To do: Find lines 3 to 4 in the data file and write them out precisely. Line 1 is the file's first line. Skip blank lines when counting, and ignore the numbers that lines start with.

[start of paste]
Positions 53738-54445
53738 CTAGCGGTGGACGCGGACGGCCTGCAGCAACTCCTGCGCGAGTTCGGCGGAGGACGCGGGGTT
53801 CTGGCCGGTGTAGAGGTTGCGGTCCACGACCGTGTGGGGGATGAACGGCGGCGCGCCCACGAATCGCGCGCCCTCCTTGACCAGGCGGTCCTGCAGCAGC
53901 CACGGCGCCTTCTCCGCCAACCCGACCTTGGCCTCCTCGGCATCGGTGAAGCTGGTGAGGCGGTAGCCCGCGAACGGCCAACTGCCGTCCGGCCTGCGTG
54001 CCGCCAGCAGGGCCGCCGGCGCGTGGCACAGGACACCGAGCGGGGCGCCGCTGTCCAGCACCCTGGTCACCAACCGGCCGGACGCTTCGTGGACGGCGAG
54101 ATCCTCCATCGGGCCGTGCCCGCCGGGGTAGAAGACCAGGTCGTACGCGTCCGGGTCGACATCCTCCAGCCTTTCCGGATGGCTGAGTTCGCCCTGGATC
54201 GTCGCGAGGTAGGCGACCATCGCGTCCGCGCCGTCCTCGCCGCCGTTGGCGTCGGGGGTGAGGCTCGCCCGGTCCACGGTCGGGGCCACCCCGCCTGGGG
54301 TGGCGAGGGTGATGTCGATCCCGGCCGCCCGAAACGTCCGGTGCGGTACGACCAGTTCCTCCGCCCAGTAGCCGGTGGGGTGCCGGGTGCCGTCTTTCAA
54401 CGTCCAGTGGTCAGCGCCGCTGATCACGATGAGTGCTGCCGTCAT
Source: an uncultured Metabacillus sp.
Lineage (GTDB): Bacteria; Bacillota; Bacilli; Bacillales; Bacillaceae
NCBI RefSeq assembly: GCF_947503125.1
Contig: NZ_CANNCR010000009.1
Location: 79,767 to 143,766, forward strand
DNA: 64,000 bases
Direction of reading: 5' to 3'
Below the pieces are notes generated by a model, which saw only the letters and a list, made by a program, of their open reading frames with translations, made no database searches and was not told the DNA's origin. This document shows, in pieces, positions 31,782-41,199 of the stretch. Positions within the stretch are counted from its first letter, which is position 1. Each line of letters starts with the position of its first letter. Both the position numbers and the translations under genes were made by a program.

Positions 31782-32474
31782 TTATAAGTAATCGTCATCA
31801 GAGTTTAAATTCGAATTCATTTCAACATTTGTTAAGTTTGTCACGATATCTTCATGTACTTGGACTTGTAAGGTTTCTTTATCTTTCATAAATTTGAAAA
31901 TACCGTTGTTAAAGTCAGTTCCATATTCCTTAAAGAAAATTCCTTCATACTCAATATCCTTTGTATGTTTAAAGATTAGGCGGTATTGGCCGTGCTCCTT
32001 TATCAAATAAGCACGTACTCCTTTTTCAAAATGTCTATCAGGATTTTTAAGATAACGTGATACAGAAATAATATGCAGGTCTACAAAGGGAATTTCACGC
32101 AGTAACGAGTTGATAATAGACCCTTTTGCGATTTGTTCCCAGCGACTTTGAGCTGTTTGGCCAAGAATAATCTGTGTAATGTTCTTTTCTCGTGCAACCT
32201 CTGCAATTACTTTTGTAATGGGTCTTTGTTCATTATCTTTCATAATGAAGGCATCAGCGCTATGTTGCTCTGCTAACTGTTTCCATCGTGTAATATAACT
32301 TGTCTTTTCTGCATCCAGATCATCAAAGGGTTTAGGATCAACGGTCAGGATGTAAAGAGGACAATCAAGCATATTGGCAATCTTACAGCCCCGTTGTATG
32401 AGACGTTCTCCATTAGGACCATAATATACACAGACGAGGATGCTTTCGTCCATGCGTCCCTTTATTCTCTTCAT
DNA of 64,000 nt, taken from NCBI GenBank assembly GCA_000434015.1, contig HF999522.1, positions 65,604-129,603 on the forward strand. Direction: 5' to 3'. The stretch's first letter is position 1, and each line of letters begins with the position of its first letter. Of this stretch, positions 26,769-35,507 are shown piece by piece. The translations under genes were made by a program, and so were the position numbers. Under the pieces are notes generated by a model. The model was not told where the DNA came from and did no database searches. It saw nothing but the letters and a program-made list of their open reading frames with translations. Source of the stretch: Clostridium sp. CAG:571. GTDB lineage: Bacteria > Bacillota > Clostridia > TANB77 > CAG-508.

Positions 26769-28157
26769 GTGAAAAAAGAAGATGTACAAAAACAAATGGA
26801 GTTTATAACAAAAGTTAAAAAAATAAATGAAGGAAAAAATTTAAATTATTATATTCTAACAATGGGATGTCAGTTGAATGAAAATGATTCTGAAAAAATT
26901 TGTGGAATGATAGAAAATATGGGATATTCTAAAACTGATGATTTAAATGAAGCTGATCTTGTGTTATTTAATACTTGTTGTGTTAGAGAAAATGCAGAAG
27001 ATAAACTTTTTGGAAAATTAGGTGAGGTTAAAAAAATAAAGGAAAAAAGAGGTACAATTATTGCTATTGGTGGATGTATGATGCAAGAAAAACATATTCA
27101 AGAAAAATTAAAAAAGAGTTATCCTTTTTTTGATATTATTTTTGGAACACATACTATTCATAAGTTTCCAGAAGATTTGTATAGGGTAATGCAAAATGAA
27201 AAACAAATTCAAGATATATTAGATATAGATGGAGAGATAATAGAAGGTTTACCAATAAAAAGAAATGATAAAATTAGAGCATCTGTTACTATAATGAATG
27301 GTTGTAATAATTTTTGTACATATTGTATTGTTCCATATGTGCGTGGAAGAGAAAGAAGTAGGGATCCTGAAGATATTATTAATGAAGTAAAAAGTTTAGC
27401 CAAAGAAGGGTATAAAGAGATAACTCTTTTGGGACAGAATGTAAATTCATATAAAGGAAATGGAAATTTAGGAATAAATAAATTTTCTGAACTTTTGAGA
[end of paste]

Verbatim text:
53801 CTGGCCGGTGTAGAGGTTGCGGTCCACGACCGTGTGGGGGATGAACGGCGGCGCGCCCACGAATCGCGCGCCCTCCTTGACCAGGCGGTCCTGCAGCAGC
53901 CACGGCGCCTTCTCCGCCAACCCGACCTTGGCCTCCTCGGCATCGGTGAAGCTGGTGAGGCGGTAGCCCGCGAACGGCCAACTGCCGTCCGGCCTGCGTG